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Sitcoms still exist, of course, but reality shows, and, on the other end of the spectrum, cable prestige television have far eclipsed the popularity of half-hour sitcoms.

What exactly the idiomatic words mean in the sentence: have far eclipsed. Does it mean like " have far blocked"? Or, long way to stopped?.

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It means that the "reality shows, and, on the other end of the spectrum, cable prestige television" have become so popular that "sitcoms" have become obscured from view (out of the sight and consideration by viewers).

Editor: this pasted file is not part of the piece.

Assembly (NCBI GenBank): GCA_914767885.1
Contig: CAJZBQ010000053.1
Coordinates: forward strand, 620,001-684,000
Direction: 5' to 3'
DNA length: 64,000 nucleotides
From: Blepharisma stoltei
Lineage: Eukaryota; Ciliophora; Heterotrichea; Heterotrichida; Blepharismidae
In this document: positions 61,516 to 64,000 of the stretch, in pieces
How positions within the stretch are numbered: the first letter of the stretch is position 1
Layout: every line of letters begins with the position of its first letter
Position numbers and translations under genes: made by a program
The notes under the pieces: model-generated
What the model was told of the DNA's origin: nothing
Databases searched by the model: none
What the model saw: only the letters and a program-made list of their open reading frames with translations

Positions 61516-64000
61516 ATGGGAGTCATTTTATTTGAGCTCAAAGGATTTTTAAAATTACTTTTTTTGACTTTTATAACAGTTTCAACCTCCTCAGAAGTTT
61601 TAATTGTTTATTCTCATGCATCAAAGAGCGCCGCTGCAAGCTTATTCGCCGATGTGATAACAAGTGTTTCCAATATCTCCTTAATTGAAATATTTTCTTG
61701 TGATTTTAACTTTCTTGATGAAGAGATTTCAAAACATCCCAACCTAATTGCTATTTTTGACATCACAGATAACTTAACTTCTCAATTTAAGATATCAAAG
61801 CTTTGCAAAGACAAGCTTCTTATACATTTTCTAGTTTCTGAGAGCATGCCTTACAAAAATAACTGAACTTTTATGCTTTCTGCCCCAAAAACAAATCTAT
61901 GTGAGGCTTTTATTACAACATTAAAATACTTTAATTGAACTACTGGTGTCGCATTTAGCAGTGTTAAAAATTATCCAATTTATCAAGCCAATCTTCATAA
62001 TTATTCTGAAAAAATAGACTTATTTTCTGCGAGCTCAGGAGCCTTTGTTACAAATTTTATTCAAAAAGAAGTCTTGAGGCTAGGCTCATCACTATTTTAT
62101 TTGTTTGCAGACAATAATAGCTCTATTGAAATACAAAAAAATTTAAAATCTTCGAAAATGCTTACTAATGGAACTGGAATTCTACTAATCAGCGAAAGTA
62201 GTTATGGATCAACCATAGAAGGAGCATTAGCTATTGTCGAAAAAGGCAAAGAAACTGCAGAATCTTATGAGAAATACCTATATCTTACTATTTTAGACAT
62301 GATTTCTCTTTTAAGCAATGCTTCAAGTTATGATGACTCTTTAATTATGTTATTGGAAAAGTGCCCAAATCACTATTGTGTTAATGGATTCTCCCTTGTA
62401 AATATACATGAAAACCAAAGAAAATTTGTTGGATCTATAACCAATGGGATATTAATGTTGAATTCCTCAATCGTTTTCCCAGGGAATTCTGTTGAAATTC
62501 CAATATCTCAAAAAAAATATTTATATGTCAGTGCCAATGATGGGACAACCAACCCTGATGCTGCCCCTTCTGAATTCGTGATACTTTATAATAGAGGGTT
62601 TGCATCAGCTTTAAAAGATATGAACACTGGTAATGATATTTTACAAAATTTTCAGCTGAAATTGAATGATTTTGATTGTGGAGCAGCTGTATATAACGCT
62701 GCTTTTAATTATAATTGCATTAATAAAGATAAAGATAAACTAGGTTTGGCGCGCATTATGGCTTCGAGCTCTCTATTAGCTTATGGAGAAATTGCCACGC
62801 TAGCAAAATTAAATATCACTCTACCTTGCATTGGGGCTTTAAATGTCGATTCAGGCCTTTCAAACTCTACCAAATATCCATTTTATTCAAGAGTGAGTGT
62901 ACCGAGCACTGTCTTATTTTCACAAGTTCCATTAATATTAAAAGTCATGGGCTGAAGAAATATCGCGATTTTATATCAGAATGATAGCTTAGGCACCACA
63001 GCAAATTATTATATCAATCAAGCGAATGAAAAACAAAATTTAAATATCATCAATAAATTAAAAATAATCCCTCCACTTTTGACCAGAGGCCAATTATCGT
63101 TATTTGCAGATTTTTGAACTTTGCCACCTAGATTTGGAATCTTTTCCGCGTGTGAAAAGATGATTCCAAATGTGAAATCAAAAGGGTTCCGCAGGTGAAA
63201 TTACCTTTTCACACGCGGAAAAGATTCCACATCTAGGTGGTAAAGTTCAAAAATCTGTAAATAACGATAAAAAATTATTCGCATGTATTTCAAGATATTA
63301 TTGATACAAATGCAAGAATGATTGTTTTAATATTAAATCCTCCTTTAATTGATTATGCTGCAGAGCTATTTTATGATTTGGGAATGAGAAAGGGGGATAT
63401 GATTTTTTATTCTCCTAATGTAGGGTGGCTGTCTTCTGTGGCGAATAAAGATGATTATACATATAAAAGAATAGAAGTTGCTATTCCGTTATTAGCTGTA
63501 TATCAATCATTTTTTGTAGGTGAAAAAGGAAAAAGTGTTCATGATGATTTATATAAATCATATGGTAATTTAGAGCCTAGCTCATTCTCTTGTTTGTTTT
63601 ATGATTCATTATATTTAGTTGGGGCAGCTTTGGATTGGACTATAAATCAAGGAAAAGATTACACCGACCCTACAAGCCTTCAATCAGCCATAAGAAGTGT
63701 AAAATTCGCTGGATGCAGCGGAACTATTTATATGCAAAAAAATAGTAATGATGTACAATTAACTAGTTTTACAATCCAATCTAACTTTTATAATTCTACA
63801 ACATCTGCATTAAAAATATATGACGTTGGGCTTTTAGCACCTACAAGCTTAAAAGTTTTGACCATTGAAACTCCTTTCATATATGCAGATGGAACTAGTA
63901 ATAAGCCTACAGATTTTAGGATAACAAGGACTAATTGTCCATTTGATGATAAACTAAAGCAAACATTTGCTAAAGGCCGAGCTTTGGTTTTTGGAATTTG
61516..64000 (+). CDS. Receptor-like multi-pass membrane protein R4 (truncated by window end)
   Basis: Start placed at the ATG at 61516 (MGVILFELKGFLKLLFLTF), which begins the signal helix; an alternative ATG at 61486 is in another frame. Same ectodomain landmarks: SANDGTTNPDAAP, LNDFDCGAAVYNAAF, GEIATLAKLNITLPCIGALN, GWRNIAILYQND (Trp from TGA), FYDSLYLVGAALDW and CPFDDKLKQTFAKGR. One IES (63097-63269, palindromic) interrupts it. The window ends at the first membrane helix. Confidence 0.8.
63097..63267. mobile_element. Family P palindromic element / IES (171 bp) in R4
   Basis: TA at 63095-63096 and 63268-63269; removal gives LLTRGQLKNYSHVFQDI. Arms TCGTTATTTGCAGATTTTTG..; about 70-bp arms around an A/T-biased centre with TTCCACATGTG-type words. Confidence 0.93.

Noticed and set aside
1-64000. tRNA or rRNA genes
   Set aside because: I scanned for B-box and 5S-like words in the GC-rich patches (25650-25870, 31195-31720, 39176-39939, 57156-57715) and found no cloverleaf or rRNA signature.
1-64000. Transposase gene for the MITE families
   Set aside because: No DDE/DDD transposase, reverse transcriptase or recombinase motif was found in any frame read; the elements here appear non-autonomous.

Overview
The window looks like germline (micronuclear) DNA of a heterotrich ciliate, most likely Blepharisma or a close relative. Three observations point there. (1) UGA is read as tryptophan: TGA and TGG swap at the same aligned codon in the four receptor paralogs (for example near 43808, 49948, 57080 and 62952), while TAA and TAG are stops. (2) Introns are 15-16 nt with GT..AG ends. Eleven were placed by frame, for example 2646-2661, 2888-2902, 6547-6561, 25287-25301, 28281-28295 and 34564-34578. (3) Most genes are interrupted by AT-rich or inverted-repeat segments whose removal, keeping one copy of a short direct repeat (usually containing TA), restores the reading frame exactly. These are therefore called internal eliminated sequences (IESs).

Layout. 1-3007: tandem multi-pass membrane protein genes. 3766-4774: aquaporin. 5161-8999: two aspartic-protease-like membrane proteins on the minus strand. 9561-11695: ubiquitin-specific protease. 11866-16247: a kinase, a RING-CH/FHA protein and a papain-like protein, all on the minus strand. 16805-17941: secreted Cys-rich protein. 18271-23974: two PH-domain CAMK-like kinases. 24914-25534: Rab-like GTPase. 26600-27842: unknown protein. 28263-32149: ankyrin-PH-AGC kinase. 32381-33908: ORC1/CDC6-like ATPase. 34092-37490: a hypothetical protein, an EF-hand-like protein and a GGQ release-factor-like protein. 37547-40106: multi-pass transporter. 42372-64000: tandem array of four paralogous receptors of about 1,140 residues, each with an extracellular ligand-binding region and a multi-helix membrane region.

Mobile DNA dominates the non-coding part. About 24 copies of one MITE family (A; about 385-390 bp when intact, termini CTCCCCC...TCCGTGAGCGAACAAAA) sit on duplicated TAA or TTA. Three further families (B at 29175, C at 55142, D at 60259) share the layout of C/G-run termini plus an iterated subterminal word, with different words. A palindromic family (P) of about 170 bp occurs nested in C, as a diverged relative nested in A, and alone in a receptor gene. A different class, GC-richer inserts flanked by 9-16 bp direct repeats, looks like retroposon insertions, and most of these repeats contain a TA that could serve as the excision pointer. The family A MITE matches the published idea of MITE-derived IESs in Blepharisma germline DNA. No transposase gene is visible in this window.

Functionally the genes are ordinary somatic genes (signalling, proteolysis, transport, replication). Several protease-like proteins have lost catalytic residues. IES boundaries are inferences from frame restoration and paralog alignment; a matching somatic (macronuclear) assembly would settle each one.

See eclipse:

verb
If one thing is eclipsed by a second thing that is bigger, newer, or more important than it, the first thing is no longer noticed because the second thing gets all the attention.
The gramophone had been eclipsed by new technology such as the compact disc.
Of course, nothing is going to eclipse winning the Olympic title.

This is the same idea as a solar eclipse, for example, where the moon obscures the sun so that it can't be seen (even though it is still there).

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